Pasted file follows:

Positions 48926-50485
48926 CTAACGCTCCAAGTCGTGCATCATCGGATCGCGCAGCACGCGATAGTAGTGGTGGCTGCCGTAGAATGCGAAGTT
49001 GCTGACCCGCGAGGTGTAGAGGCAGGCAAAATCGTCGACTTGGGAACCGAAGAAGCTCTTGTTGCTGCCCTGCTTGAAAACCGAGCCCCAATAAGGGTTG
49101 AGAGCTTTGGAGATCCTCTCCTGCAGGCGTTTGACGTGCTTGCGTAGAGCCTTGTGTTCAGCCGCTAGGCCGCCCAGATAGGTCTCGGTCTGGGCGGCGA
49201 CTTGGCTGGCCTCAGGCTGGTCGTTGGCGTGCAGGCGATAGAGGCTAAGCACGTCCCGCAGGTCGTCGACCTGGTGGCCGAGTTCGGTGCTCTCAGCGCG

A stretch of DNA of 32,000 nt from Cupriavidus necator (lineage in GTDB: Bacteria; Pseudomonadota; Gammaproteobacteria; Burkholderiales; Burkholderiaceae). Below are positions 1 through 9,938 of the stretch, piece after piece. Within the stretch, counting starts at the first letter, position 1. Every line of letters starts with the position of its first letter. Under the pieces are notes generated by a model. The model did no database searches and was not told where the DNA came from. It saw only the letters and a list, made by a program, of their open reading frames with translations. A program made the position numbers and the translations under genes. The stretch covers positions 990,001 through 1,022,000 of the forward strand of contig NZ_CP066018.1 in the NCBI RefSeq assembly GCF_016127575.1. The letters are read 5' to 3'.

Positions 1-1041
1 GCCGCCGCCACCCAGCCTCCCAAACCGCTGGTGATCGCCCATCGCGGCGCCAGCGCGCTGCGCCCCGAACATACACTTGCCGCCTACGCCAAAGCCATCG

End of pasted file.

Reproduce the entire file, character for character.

Positions 48926-50485
48926 CTAACGCTCCAAGTCGTGCATCATCGGATCGCGCAGCACGCGATAGTAGTGGTGGCTGCCGTAGAATGCGAAGTT
49001 GCTGACCCGCGAGGTGTAGAGGCAGGCAAAATCGTCGACTTGGGAACCGAAGAAGCTCTTGTTGCTGCCCTGCTTGAAAACCGAGCCCCAATAAGGGTTG
49101 AGAGCTTTGGAGATCCTCTCCTGCAGGCGTTTGACGTGCTTGCGTAGAGCCTTGTGTTCAGCCGCTAGGCCGCCCAGATAGGTCTCGGTCTGGGCGGCGA
49201 CTTGGCTGGCCTCAGGCTGGTCGTTGGCGTGCAGGCGATAGAGGCTAAGCACGTCCCGCAGGTCGTCGACCTGGTGGCCGAGTTCGGTGCTCTCAGCGCG

A stretch of DNA of 32,000 nt from Cupriavidus necator (lineage in GTDB: Bacteria; Pseudomonadota; Gammaproteobacteria; Burkholderiales; Burkholderiaceae). Below are positions 1 through 9,938 of the stretch, piece after piece. Within the stretch, counting starts at the first letter, position 1. Every line of letters starts with the position of its first letter. Under the pieces are notes generated by a model. The model did no database searches and was not told where the DNA came from. It saw only the letters and a list, made by a program, of their open reading frames with translations. A program made the position numbers and the translations under genes. The stretch covers positions 990,001 through 1,022,000 of the forward strand of contig NZ_CP066018.1 in the NCBI RefSeq assembly GCF_016127575.1. The letters are read 5' to 3'.

Positions 1-1041
1 GCCGCCGCCACCCAGCCTCCCAAACCGCTGGTGATCGCCCATCGCGGCGCCAGCGCGCTGCGCCCCGAACATACACTTGCCGCCTACGCCAAAGCCATCG